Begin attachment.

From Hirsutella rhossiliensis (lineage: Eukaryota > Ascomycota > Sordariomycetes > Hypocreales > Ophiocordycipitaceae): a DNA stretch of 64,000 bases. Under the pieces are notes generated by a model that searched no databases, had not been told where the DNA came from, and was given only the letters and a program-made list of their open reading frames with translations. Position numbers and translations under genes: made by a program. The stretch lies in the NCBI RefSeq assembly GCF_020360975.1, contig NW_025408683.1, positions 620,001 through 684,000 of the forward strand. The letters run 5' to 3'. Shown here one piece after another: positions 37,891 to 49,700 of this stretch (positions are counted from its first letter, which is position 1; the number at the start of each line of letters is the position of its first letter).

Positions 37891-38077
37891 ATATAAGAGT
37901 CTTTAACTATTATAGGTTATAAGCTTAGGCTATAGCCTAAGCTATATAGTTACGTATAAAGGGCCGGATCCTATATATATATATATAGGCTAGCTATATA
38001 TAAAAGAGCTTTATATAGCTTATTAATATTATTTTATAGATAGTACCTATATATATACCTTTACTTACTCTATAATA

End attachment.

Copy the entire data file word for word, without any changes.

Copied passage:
From Hirsutella rhossiliensis (lineage: Eukaryota > Ascomycota > Sordariomycetes > Hypocreales > Ophiocordycipitaceae): a DNA stretch of 64,000 bases. Under the pieces are notes generated by a model that searched no databases, had not been told where the DNA came from, and was given only the letters and a program-made list of their open reading frames with translations. Position numbers and translations under genes: made by a program. The stretch lies in the NCBI RefSeq assembly GCF_020360975.1, contig NW_025408683.1, positions 620,001 through 684,000 of the forward strand. The letters run 5' to 3'. Shown here one piece after another: positions 37,891 to 49,700 of this stretch (positions are counted from its first letter, which is position 1; the number at the start of each line of letters is the position of its first letter).

Positions 37891-38077
37891 ATATAAGAGT
37901 CTTTAACTATTATAGGTTATAAGCTTAGGCTATAGCCTAAGCTATATAGTTACGTATAAAGGGCCGGATCCTATATATATATATATAGGCTAGCTATATA
38001 TAAAAGAGCTTTATATAGCTTATTAATATTATTTTATAGATAGTACCTATATATATACCTTTACTTACTCTATAATA